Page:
This page will not actually do a single thing to help a single seals. There is not even a word of educational material that might educate the random dude who goes to the page to stare at the boobies.

Dana

I tried to make the above points to Support for the Seals! by posting the picture at the top of this page. I was interested in encouraging real activism over sexism. Several others posted similar pictures. I think Jere’s (below) makes the best point—that there are “real” things that can be done to help seals. Our boobs are not included. (Not surprisingly, the page “unliked” all dissenters and deleted our photos :/).

Jere

It is true, as the woman above says, the seals can’t speak for themselves. But my boobs can’t help them either. I am frustrated, because in less than a week almost 1,000 people became fans of this Facebook page, but at any average demo or protest fewer than a dozen activists typically join me. I am frustrated because different movements don’t embrace each other to the degree they should; too many important connections are missed.  In order to defeat a system of oppression that allows women, nonhuman animals, ethnic minorities, prisoners, sexual minorities, children, the elderly and disabled individuals to suffer discrimination and exploitation, we need to recognize that oppressions are tied so that we can join together.

Cameron

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8 Comments leave one →
  1. Nicoal permalink
    May 28, 2010 11:37 am

    PERFECT Vegina! 😀 This one of my favorite posts so far. Even if our efforts were stifled by the inane creator(s) of the “support-the-seals-by-posting-your-boobs” page, this post will be here forever and cannot be deleted. I hope our important message will resonate with your readers, and maybe some PETA employees, too 🙂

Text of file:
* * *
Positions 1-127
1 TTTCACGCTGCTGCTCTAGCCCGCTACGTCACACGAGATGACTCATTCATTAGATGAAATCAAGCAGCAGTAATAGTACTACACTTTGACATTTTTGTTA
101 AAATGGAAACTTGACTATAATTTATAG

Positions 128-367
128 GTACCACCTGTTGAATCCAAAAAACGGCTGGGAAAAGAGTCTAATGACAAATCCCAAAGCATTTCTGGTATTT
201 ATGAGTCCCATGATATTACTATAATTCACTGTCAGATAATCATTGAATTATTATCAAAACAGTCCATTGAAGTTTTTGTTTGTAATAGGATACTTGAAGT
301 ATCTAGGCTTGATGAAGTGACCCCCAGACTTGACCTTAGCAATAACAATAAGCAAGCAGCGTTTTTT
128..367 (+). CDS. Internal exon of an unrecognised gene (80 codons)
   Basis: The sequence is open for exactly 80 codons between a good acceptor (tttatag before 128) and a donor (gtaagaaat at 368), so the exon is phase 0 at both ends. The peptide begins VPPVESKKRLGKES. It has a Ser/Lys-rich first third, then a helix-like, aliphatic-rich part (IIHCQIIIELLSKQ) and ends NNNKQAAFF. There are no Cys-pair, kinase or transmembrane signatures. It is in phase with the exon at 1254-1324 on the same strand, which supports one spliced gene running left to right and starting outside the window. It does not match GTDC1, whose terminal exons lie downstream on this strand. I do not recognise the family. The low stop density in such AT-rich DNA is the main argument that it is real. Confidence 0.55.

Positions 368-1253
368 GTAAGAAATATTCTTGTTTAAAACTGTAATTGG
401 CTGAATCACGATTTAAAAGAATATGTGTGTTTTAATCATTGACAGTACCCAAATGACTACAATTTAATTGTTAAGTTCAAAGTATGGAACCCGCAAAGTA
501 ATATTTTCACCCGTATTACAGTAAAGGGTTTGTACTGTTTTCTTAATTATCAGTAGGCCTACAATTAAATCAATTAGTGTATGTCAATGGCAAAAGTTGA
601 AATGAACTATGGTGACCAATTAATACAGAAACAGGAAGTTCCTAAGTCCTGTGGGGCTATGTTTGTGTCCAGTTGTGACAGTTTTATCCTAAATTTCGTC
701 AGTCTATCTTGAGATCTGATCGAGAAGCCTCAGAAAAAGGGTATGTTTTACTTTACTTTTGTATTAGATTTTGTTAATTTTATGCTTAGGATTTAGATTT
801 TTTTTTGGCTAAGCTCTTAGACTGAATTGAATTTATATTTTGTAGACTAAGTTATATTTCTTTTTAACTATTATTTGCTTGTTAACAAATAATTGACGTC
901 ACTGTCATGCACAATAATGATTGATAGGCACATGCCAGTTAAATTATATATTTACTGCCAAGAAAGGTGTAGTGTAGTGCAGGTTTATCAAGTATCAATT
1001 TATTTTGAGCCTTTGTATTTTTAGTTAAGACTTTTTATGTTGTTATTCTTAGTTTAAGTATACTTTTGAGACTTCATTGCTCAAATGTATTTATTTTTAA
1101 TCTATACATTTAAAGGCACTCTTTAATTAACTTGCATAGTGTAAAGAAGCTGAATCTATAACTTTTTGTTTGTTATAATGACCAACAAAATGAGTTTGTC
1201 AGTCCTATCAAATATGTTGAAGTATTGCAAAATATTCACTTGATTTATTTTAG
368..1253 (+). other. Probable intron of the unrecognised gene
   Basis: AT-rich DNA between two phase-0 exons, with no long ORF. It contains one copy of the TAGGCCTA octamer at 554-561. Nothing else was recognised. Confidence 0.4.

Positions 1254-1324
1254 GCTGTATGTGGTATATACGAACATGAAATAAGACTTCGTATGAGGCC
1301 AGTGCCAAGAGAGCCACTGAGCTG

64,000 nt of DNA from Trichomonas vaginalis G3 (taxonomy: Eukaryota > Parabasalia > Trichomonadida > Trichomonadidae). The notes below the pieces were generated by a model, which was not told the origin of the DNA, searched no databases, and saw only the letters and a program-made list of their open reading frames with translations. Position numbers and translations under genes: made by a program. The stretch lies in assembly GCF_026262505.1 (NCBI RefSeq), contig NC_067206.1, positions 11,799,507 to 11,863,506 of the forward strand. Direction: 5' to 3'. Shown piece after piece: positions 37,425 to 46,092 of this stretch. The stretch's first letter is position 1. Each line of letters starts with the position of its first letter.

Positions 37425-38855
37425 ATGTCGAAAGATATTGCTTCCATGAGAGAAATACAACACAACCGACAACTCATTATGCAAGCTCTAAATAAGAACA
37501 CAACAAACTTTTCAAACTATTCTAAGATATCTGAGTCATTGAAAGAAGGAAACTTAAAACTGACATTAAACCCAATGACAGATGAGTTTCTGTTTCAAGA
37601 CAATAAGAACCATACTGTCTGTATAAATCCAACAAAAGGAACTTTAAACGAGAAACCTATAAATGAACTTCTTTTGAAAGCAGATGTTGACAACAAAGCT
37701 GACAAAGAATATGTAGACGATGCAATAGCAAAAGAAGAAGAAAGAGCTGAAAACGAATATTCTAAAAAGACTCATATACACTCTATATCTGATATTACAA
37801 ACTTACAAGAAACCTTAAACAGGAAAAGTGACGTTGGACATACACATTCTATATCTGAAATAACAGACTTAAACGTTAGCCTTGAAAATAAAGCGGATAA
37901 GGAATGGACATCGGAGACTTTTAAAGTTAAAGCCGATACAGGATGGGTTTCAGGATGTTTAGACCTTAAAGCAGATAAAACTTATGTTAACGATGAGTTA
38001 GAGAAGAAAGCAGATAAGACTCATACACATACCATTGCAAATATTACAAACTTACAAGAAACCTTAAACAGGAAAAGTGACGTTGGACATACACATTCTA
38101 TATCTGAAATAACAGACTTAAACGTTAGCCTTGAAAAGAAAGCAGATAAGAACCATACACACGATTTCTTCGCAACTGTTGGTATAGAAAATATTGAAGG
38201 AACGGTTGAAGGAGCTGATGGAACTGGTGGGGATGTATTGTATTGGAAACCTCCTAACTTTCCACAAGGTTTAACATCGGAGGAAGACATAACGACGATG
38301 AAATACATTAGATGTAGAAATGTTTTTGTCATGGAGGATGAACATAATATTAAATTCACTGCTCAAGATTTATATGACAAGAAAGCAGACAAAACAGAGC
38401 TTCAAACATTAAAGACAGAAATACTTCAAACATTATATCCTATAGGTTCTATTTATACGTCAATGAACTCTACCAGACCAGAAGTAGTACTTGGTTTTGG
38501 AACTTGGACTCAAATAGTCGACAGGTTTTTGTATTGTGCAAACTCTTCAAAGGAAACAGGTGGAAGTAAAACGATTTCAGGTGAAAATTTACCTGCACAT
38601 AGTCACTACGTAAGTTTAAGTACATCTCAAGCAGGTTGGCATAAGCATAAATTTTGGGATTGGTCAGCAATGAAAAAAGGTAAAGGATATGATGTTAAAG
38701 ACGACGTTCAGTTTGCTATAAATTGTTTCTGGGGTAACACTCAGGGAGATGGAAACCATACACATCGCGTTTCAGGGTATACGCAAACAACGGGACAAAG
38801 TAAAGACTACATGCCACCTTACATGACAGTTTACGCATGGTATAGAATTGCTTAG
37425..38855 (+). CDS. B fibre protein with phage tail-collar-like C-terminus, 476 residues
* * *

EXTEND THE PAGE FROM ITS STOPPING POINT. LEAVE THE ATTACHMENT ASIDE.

2. May 28, 2010 12:41 pm

    yes. yes. yes. So poignant. It will only debilitate the animal rights movement in the long run if there isn’t a commitment to ending sexism as well.

    Objectifying one group to save another should NEVER be masqueraded as liberation.

    • May 28, 2010 4:15 pm

      Unless the group that you are objectifying happens to be white non-Hispanic males who work for a living.

      • May 28, 2010 6:05 pm

        ?? How does a single thing said in this post or ANY post on this website objectify or support the objectification of “white non-Hispanic males who work for a living”?

  3. May 28, 2010 7:25 pm

    I already know this story, that’s how.

  4. May 29, 2010 9:42 pm

    Well said, and I agree, competely absurd. Not a thing on that site on how to actually save seals.
    Great to meet you this evening!

  5. rabbit permalink
    February 25, 2011 4:27 am

    “The average response to my claim that this boob-fest is sexist will go something like this: “Women aren’t being exploited if they choose to do it.” I disagree. People are constrained by their culture. In a culture that values women for their bodies, women are often reduced to their bodies. In a society that values our boobs more than our brains, we can unintentionally reinforce or be victimized by sexism when we engage in non-liberating activities with our bodies. ”

    BRAVO!!!

  6. September 21, 2012 7:36 pm

    salaar like it..